Key information

Mode of transmission

Airborne droplets from, or contact with, vesicular lesions or possibly respiratory secretions.

Incubation period

Usually 14–16 days (range 10–21 days).

Period of communicability

From 2 days before onset of the rash until all lesions have crusted.

Incidence and burden of disease

Without immunisation, most people have infection during childhood.

Groups at risk of severe complications include pregnant women and their unborn babies, and immunocompromised individuals.

Funded vaccine

VV (Varivax) is a live attenuated vaccine.

Dose, presentation, route

0.5 mL per dose after reconstitution.

Pre-filled syringe and glass vial. The vaccine must be reconstituted prior to injection.

Intramuscular or subcutaneous injection.

Funded vaccine indications and schedule

1 dose is funded for:

  • children at age 15 months; or
  • previously unvaccinated children turning 11 years old on or after 1 July 2017 who have not previously had a varicella infection (as determined by clinical history).

Up to 2 doses are funded for certain special groups and their household members if non-immune to varicella.


Susceptible children and adults who are not eligible by age for funded vaccine.

Vaccine effectiveness

One dose confers approximately 99% protection against severe disease and 80% protection against varicella disease of any severity. Breakthrough disease is usually mild. Herd immunity has been documented.



Certain immune deficiency and immunocompromised states

Known anaphylaxis to neomycin, gelatin or other vaccine components

Active untreated TB (see section 23.6)

Potential responses to vaccine

Generally mild and self-limiting, and include local reactions, fever and mild papulo-vesicular rash in normal healthy individuals.

Post-exposure prophylaxis

VV may be used for post-exposure prophylaxis for immune-competent people if given within 5 days of exposure.

Zoster immunoglobulin (ZIG) is most effective if given as soon as possible after exposure but may be given up to 10 days post-exposure (see section 23.8.2).

23.1. Virology

Varicella (chickenpox) is a highly infectious disease caused by human herpes virus type 3 (varicella zoster virus or VZV). Reactivation of latent VZV results in herpes zoster (zoster; shingles), a disease with considerable morbidity (see chapter 24).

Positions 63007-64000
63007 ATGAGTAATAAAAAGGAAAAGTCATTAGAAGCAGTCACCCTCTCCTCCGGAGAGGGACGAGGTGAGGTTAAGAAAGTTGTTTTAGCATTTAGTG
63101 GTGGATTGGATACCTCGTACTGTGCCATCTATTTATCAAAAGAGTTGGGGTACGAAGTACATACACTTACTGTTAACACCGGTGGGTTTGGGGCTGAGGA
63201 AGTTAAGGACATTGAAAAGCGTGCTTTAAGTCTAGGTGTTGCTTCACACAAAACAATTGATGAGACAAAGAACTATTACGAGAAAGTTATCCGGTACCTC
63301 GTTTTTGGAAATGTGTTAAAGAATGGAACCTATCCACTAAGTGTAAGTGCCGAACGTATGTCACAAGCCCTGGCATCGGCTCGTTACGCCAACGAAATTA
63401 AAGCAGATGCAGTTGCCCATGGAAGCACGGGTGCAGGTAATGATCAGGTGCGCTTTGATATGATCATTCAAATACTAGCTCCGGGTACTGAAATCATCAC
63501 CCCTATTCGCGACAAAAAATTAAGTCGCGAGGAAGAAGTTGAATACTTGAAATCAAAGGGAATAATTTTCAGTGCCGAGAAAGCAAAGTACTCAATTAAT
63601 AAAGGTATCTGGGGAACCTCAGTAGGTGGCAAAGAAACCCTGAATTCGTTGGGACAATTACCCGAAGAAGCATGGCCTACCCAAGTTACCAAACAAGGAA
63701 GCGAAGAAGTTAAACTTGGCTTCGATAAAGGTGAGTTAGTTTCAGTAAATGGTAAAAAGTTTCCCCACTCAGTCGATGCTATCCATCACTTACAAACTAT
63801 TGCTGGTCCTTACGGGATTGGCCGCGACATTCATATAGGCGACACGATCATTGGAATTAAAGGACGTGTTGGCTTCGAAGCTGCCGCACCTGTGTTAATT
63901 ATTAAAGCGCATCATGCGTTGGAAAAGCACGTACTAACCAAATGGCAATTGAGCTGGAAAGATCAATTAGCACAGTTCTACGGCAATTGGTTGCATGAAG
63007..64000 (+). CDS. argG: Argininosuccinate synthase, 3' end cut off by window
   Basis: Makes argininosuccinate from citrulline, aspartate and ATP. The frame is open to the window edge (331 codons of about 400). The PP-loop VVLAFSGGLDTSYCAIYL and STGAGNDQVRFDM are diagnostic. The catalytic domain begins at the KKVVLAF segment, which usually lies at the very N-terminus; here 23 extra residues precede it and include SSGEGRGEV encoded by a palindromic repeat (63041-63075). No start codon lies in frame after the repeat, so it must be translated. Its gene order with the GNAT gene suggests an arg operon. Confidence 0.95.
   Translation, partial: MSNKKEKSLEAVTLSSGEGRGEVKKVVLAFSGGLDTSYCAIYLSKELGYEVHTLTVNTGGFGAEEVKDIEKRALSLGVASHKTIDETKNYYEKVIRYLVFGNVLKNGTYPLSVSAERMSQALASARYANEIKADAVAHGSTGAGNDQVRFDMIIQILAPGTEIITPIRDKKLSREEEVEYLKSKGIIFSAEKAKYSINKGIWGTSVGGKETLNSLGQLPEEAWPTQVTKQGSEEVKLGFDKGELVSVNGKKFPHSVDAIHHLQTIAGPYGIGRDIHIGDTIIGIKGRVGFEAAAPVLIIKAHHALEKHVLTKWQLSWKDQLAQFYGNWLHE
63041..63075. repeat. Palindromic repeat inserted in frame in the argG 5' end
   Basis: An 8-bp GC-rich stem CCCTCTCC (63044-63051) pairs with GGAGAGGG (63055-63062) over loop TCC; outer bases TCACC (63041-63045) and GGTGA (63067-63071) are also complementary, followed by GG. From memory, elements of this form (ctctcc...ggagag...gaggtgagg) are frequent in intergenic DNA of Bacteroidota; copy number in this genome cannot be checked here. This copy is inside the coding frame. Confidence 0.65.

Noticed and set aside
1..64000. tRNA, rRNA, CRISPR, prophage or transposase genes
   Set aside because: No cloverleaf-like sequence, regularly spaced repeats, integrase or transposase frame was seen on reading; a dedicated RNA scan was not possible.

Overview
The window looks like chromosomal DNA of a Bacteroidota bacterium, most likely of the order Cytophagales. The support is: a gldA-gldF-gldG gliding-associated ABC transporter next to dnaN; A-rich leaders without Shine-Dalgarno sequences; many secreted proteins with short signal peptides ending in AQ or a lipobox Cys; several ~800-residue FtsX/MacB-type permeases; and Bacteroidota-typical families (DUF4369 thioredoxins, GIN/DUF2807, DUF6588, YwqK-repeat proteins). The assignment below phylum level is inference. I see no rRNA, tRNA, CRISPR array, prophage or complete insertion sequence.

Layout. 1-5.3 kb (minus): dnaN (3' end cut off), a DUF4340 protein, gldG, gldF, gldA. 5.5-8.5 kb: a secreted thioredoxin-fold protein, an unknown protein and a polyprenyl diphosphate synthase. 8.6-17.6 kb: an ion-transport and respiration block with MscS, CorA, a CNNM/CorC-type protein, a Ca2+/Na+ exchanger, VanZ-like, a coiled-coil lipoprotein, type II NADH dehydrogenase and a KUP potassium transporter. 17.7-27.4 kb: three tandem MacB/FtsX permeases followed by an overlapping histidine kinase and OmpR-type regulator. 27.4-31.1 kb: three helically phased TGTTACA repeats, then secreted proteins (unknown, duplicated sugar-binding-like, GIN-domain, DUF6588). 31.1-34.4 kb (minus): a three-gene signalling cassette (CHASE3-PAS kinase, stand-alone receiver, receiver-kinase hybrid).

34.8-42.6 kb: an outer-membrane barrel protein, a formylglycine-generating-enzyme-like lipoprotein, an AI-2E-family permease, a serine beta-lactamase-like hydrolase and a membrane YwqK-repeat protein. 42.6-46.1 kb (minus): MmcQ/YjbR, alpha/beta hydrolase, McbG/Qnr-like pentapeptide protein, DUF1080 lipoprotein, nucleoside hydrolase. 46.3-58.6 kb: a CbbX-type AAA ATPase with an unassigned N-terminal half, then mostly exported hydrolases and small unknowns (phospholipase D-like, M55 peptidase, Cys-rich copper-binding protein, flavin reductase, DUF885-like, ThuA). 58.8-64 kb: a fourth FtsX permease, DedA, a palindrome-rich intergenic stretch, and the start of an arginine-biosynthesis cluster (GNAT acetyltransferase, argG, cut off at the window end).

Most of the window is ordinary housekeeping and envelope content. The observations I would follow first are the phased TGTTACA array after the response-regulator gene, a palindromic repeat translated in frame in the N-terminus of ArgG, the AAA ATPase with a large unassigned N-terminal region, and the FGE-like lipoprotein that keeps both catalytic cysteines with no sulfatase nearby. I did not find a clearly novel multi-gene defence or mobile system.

23.2. Clinical features

Varicella is one of the most infectious diseases known (along with pertussis and measles). Transmission occurs via airborne droplets from, or contact with, vesicular lesions and possibly respiratory tract secretions. The incubation period is usually 14–16 days (range 10–21 days but can be longer in immunocompromised individuals and those who have received ZIG), and cases are infectious from two days before the onset of the rash until all the lesions have crusted. A maculopapular rash, which becomes vesicular, appears in crops over several days, first on the face and scalp, later spreading to the trunk and then the limbs. Vesicles, ranging in number from few to many hundred, dry and crust after three to four days. A hallmark of the rash is lesions in varying stages of development. Lesions on mucosal surfaces (mouth, vagina) can cause considerable distress. The rash is pruritic and is usually associated with mild fever, malaise, anorexia and listlessness.

In most children, varicella is a mild disease but complications requiring hospitalisation and fatalities do occur. Secondary bacterial skin infections are common. Serious complications include central nervous system involvement (encephalitis, cerebellar ataxia, stroke), pneumonia, secondary invasive bacterial infections, and even death. Adults are 25 times more likely to develop severe disease than children, with pneumonia being the most common complication, often requiring mechanical ventilation. VZV pneumonia carries an overall mortality rate of 10–30 percent.

Maternal varicella occurring in the first half of pregnancy can cause the rare but devastating congenital varicella syndrome (see Table 23.4), whereas disease very late in pregnancy (from five days before to two days after delivery) may cause severe neonatal varicella infection. Pregnant women who contract varicella have an estimated 10–20 percent risk of developing VZV pneumonia.

Others vulnerable to both VZV and zoster are those who are immunocompromised, such as people taking immunosuppressive medications (eg, cancer treatment or organ transplant patients) and those with HIV infection. Varicella can be a fatal disease in immunocompromised individuals.

VZV infection is followed by the production of VZV-specific T-cell mediated immunity, necessary to maintain the latency of VZV in the ganglia and prevent reactivation as zoster. The immune response is boosted by subclinical reactivation of latent virus. The incidence of zoster increases with age as VZV-specific T cell-mediated immunity declines (see chapter 24).

23.3. Epidemiology

23.3.1. Global burden of disease

23.3.1. Global burden of disease

In temperate climates, winter-spring epidemics occur with peak incidence in preschool and early primary school ages (1–9 years). Around 90 percent of individuals have been infected by adolescence and fewer than 5 percent of adults are susceptible. The annual number of infections therefore approximates the birth cohort.[12]